I won't deny that Geno Smith is a good quarterback. But the hype that has surrounded him since his eight-touchdown game against Baylor has been pretty absurd.
And now, after being thwarted by an unranked Texas Tech team, I can see the bandwagoners jumping off just as quickly as they climbed on. Consider me to be one of the very few that never jumped on in the first place.
The initial thing everyone points to is Smith's outrageous stat lines. Through his first four games, Smith averaged 444.5 yards and five touchdowns per game, with an 83.4 completion percentage.
Those are incredible stats. The problem is that they came against Marshall, James Madison, Maryland and Baylor. Marshall and James Madison are vastly inferior to West Virginia, and while Maryland and Baylor are more respectable, they are still not exactly tough competition.
Baylor, which Smith threw eight touchdowns against, has one of the worst defenses in the country. The Bears give up an average of 41.6 points per game, 121st in the country.
In Smith's next two games, he finally gets some good competition against Texas and Texas Tech, and his numbers are: an average of 271.5 yards, 2.5 touchdowns and a 60 percent completion percentage.
Good numbers, but nothing special.
Texas also got slammed by Oklahoma on Saturday, 63-21, making West Virginia's 48-45 victory over the Longhorns look much less impressive.
If You Were An NFL GM, Where Would You Take Smith?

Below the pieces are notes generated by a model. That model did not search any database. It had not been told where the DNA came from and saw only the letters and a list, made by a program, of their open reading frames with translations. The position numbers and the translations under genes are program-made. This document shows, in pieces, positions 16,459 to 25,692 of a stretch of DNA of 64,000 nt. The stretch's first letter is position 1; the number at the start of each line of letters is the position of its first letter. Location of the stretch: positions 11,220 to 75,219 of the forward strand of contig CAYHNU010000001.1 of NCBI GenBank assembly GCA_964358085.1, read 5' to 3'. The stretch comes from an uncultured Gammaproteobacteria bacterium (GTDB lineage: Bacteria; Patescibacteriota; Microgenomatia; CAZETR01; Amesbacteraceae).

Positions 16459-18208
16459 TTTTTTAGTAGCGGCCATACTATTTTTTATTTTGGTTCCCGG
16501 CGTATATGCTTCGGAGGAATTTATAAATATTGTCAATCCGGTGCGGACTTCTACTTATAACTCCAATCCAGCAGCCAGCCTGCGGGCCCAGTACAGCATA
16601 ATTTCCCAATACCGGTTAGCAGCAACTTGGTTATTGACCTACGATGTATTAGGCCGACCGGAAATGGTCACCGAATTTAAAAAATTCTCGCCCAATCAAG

But after those first five games, everyone was ready to anoint Smith as the No. 1 draft pick, automatic Heisman winner, and had him to leading his team to BCS championship contention.
And then he went into Lubbock, Texas, and got steamrolled by the Red Raiders. In the 49-14 loss, Smith threw only one touchdown and had a 52.7 completion percentage.
Smith also benefits heavily from his incredible wide receiver duo of Tavon Austin and Stedman Bailey. Both are explosive playmakers with great hands. They never drop passes, and rack up a ton of yards after they catch the ball.
Austin in particular has dynamic breakaway speed, and routinely takes a five-yard slant or quick screen pass and turns it into a huge gain, thus inflating Smith's stats.
Bailey caught a touchdown pass in the first quarter, but after he was hurt at the end of the second quarter, Smith didn't throw another touchdown, as Texas Tech was able to zone in on Austin and limit Smith's effectiveness.
But I don't want to rely only on stats for analysis here. On tape, I still don't see Smith as being the definite top pick that everyone was calling him.
He has a very strong arm, can put the ball on a rope through the smallest window anywhere inside of 25 yards, and is more than athletic enough to escape the pocket.
But any time he has to put some air under the ball, whether it's on a long throw or a short lob pass, he struggles. I also think he's a little too jumpy in the pocket, even though he usually has a ton of time to throw.
I think NFL scouts are going to question how much Dana Holgorsen's system and West Virginia's talented wide receivers have helped Smith, and if he's capable of making all the NFL throws that his coaches will demand.
Smith has a lot of potential. He's got a strong arm, he's athletic, and could become a good NFL quarterback with good coaching. And while he could go in the first round, I don't think that's a lock at all, and I'd be really surprised if he goes in the top five or 10.